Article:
Former United Nations Ambassador Nikki Haley says she will not run for president come 2024 if former President Donald Trump officially decides to enter the race for the White House again.
“I would not run if President Trump ran,” Haley told reporters at a press conference in Orangeburg, South Carolina. “And I would talk to him about it. You know, that’s something that we will have a conversation about at some point if that decision is something that has to be made.”
When asked if she would support Trump if he mounts another campaign for the White House. Haley answered without hesitation, “Yes.”
“I would, absolutely,” Haley responded.
Haley said the last time she spoke to Trump was “after the presidential election,” but before the Jan. 6 riot at the Capitol.
“I had a great working relationship with him,” Haley said. “I appreciated the way he let me do my job. I thought we did some fantastically great foreign policy things together. Look, I just want to keep building on what we accomplished and not watch it get torn down.”
The former ambassador to the United Nations under Trump during the first two years, Haley is often mentioned as a high-profile potential 2024 contender but has rubbed supporters of the former president the wrong way in recent weeks over remarks where she sharply criticized Trump over his post-2020 election behavior following the Capitol riots.
In a closed-door speech to Republican National Committee members, Haley scolded the former president in the wake of the Capitol riots, saying that Trump’s actions “will be judged harshly by history.”
“President Trump has not always chosen the right words,” Haley said during an appearance at the RNC’s winter meeting on Amelia Island, Florida on Jan. 7. “He was wrong with his words in Charlottesville, and I told him so at the time. He was badly wrong with his words yesterday. And it wasn’t just his words. His actions since Election Day will be judged harshly by history.”
She also said the GOP played a role, adding that “if we are the party of personal responsibility, we need to take personal responsibility.”
“We can and should talk about our major differences,” Haley said. “But we must stop turning the American people against each other — and this Republican Party must lead the way.”
Following her remarks to RNC members, Haley continued her criticism of her former boss. In an interview with Politico a month later, Haley said Trump “let us down,” while predicting that he won’t be in the conversation will “never run for federal office again.”
“We need to acknowledge he let us down,” Haley said in a Politico interview published in February. “He went down a path he shouldn’t have. And we shouldn’t have followed him. And we shouldn’t have listened to him. And we can’t let that ever happen again.”
“I don’t think he’s going to be in the picture,” Haley added, suggesting that the events of Jan. 6 permanently damaged his political career. “I don’t think he can. He’s fallen so far. What we need to do is take the good that he built, leave the bad that he did, and get back to a place where we can be a good, valuable, effective party,” Haley said. “But at the same time, it’s bigger than the party.”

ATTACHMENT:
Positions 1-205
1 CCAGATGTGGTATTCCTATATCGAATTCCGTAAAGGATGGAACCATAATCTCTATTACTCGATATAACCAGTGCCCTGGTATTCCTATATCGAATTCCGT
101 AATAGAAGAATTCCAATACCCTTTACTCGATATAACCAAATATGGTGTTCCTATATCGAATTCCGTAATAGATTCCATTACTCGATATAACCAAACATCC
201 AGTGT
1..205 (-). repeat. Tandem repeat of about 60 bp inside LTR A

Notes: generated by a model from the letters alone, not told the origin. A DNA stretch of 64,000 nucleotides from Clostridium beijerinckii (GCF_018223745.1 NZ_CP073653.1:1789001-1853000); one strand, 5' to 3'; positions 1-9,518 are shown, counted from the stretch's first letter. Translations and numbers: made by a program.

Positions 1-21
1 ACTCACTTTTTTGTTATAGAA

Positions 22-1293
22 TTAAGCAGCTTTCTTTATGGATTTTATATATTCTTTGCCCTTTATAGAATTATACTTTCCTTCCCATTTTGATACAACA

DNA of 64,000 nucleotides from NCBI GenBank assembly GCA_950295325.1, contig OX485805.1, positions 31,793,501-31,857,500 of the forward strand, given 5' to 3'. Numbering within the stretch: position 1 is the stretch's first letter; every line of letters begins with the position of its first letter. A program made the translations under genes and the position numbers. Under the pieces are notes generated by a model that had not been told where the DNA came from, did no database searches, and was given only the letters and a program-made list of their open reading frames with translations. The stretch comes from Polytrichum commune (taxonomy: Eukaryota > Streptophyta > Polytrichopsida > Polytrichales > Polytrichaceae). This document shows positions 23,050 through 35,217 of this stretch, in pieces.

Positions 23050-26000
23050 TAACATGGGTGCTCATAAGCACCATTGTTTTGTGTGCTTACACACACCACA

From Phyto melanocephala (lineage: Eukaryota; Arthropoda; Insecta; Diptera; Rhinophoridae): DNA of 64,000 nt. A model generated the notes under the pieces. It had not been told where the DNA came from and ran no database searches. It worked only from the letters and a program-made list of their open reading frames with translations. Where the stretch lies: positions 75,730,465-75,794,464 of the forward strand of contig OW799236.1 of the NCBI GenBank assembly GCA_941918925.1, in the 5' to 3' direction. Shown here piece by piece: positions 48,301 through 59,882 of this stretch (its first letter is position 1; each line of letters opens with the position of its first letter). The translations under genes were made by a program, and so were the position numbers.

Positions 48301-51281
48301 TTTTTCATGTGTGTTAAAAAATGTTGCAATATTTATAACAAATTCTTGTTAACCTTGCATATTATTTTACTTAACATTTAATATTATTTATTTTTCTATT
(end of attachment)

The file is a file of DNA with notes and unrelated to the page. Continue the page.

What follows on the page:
In a subsequent op-ed in the Wall Street Journal, Haley attempted to do damage control for her string of negative remarks, accusing the media of trying to “stoke a nonstop Republican Civil War” over its reporting on Republicans who disagree with the president, while touting his four years of accomplishments as president.
“The liberal media doesn’t care about that. It wants to stoke a nonstop Republican civil war. The media playbook starts with the demand that everyone picks sides about Donald Trump —either love or hates everything about him,” Haley wrote in the WSJ op-ed. “The moment anyone on the right offers the slightest criticism of the 45th president, the media goes berserk: Republicans are trying to have it both ways! It’s a calculated strategy to pit conservatives against one another.”
“We can’t go back to the pre-Trump GOP. Those days are over, and they should be. But we lost our majorities in the House and Senate, and we’ve lost the national popular vote in seven of the past eight presidential elections. Surely there’s room for improvement as a party. We should embrace the successes of the Trump presidency and recognize the need to attract more support,” Haley added.
Following her numerous controversial negative remarks towards the former president, it was widely reported that Trump turned down a meeting request by Haley. The two, according to Politico haven’t spoken since the Capitol riots on Jan. 6 and following the former UN ambassador remarks where she blasted Trump for inciting his supporters to storm the Capitol.
However, on Monday Haley struck a different tone about Trump, specifically defending his recent remarks he made against top Republican leaders during a speech to GOP donors over the weekend.
“I think former President Trump’s always been opinionated,” Haley said at the news conference when asked about Trump’s RNC speech.
“Just because he left being president, that’s not going to stop. But I think what he also talked about were all the successes that he had in the administration. And I think that’s what Republicans are uniting on.”
While Trump has hinted at a 2024 comeback in a recent interview, he has held back from fully making an official announcement, saying he is awaiting the results from the 2022 midterms and if the GOP takes back both chambers in Congress before making his final decision.